First in a series
by MAX PIZARRO
In the sea of Hudson County politics, all of those beleaguered sailors set adrift out there in the face of June 5th, Election Day, depending on their loyalties either fear or embrace the perfect storm, envisioned by that upstart pirate skipper Brian P. Stack.
Stack, the mayor of Union City and an Assemblyman, jumped out in front of the Hudson County Democratic Organization when he announced his intentions of supplanting Sen. Bernie Kenny, who later said formally he would retire.
Now Stack is favored to win the Democratic Primary in the 33rd District, which includes Union City, West New York, Weehawken, Hoboken, Guttenberg and part of Jersey City. He already has an ally in Weehawken Mayor Richard Turner. The candidate’s also pumped money into the municipal re-election bids of the young Turks in Hoboken, who are restlessly jockeying for position to succeed Mayor David Roberts.
Stack plucked one of them up to run with him on his Legislative ticket, Assembly candidate (and Hoboken Councilman) Ruben Ramos, Jr., and gave a nod of approval in the direction of another, Hoboken Councilman Michael Russo. A few months ago the town was a reliable Hudson County Democratic Organization watering hole, what with Roberts and HCDO Chairman Bernie Kenny close friends and allies. But with Kenny out and Roberts weakened under the onslaught of young, hungry Hoboken Stackites, Stack is betting he can count on the waterfront.
Moreover, he’s contending in the southern portion of the county, in the 31st district – which encompasses the larger portion of Jersey City and Bayonne – where his ally Assemblyman Louis Manzo hopes to bog down Sandra Bolden Cunningham, widow of Jersey City Mayor Glenn Cunningham in the state Senate race. That fight became more competitive this week as the establishment favorite, Cunningham, struggled to manage the presence in her campaign of a registered sex offender, and in the process emboldened Manzo with a vision of victory.
But just as Stack’s revolutionaries don’t control the tides, neither do they hold the platform of power that is the key to the county: Jersey City, the state’s second largest urban center, and here the HCDO congealed onto one ticket former enemies Cunningham and Undersherrif L. Harvey Smith (a former Jersey City Councilman, running for Assembly) – each of whom can can draw constituencies from different parts of the city, with Hudson County Executive Thomas DeGise.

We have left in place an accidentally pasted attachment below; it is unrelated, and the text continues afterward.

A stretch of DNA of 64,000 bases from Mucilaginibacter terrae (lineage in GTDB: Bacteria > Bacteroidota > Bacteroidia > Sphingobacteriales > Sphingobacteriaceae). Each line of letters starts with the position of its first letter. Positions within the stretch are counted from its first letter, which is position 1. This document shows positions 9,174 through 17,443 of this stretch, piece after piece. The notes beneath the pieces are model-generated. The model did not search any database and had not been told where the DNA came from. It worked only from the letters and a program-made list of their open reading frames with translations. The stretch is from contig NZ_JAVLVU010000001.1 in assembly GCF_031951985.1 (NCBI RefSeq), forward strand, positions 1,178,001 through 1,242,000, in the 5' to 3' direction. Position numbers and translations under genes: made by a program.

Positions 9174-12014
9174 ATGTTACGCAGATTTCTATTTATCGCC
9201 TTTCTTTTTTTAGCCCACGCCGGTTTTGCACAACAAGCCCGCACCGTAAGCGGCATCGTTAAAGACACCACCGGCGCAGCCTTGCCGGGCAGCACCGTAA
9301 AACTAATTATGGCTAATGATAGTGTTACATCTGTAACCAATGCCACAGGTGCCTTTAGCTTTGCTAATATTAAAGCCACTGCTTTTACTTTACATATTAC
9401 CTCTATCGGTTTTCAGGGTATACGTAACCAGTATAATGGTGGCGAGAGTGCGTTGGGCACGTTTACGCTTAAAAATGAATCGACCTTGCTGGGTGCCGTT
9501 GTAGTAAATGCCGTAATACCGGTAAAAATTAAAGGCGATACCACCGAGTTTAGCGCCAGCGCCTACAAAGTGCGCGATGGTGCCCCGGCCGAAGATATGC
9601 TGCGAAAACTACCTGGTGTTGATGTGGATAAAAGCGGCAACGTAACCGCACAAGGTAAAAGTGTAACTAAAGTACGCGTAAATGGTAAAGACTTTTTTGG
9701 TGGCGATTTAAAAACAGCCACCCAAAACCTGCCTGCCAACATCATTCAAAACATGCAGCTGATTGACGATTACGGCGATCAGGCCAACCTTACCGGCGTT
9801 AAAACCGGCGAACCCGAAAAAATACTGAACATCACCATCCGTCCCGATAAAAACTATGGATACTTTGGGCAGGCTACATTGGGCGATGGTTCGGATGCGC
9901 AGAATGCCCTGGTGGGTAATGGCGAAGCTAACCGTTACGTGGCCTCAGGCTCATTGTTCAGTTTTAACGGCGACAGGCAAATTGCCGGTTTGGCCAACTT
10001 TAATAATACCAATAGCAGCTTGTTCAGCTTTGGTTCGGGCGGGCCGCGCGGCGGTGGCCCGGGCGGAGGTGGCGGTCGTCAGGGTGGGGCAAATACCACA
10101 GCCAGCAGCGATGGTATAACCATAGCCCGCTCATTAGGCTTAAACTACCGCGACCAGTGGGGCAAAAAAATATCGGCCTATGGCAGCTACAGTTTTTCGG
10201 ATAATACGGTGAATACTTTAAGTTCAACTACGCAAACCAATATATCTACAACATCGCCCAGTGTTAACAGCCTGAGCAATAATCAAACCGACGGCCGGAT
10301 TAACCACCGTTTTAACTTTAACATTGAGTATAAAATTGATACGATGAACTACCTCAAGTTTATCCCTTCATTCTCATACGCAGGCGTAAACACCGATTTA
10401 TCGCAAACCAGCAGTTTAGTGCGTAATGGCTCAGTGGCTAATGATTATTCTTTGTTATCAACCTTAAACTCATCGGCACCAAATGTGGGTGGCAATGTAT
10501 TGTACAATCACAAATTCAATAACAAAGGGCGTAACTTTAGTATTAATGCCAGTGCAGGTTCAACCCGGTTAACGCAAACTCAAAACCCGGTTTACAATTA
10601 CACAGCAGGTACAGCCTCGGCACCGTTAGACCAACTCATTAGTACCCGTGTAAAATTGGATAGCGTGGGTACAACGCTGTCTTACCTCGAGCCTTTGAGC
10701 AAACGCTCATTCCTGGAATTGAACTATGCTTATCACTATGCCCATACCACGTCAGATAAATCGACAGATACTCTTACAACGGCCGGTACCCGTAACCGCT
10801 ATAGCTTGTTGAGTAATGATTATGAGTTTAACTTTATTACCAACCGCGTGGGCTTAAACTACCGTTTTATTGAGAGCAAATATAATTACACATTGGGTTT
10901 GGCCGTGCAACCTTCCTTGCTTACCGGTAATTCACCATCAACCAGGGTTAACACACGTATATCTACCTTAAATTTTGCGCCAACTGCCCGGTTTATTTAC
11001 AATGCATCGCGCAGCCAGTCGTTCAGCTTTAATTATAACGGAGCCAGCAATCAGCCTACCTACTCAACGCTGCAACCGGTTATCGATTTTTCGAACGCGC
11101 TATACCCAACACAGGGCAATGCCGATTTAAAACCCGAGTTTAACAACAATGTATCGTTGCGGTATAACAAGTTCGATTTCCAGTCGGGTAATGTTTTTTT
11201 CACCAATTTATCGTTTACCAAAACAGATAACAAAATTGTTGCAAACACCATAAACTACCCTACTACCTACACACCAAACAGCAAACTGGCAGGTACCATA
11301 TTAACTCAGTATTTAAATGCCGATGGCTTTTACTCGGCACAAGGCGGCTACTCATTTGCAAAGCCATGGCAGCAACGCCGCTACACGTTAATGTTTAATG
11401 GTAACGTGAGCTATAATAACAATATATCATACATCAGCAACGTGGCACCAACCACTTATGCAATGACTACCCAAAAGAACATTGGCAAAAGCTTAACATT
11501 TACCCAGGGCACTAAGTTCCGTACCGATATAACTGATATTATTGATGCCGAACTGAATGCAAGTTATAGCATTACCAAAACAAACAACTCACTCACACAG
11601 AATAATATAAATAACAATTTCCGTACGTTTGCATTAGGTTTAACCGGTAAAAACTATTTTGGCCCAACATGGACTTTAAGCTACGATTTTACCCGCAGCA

For all of the heightened exhilaration and agitation around the central and southern district senate races, the "perfect storm" won’t happen unless Cunningham, Smith and DeGise all execute simultaneous belly-flops off the high dive and drag one another down.
And while in her first solo race Cunningham in particular has struggled over the course of the last week and induced outrage, Smith and DeGise have kept their heads down, which the opposing side has read as complicit silence, and a sign that the HCDO ticket is so fragile no one can say anything for fear of a complete freeze-out from any one of the other team members.
"I haven't said anything bad about anyone on the other ticket," says DeGise. "How can I say bad things about the people on my own ticket. That would be really dumb."
Now DeGise’s opponents recall the primary election of 2003 when he received fewer votes in Jersey City than a Bayonne housewife. This time he’s up against Stackite Noemi Velazquez, but along with money and incumbency advantages and the ability to draw voters connected to 2,800 county jobs that emanate from the center in Jersey City, the county executive enjoys a good reputation, an avuncular fair-handedness that keeps all of the disparate mayors at least within shouting distance of one another, and the aides in all of the daggers-drawn camps muttering expletives about nearly everyone – except DeGise.
"I learned a long time ago it’s a lot easier to tell people ‘no’ rather than ‘maybe’," says the county executive. "If you can’t do it, you can’t do it. They respect you more. When the mayors want something, I (anger them) sometimes, but I never embarrass anybody. I don’t take it to the papers and say that someone’s a jerk. If you have something to say, do it privately."
DeGise says prior to his current post, his eight years of experience as president of the Jersey City Council, where he had to ration his time and energy among the players in all of the city’s six wards, gave him the foundation for handling the larger quilt of the whole county.
I’m a Jersey City guy," says the JC native, "but over the last four years I’ve learned to say the county over the city."
Although questions dog Smith and Cunningham especially about their ability to rise above the wars from the past, the old wounds have so far stayed hidden.
Pulling up to an event in Jersey City on Tuesday evening moments after Cunningham departed, Smith said, "We're getting criticized for not going to the same events. Everyone says, 'They're not together.' But that's because our strategy by and large is to campaign in different neighborhoods, where we can each generate our base support."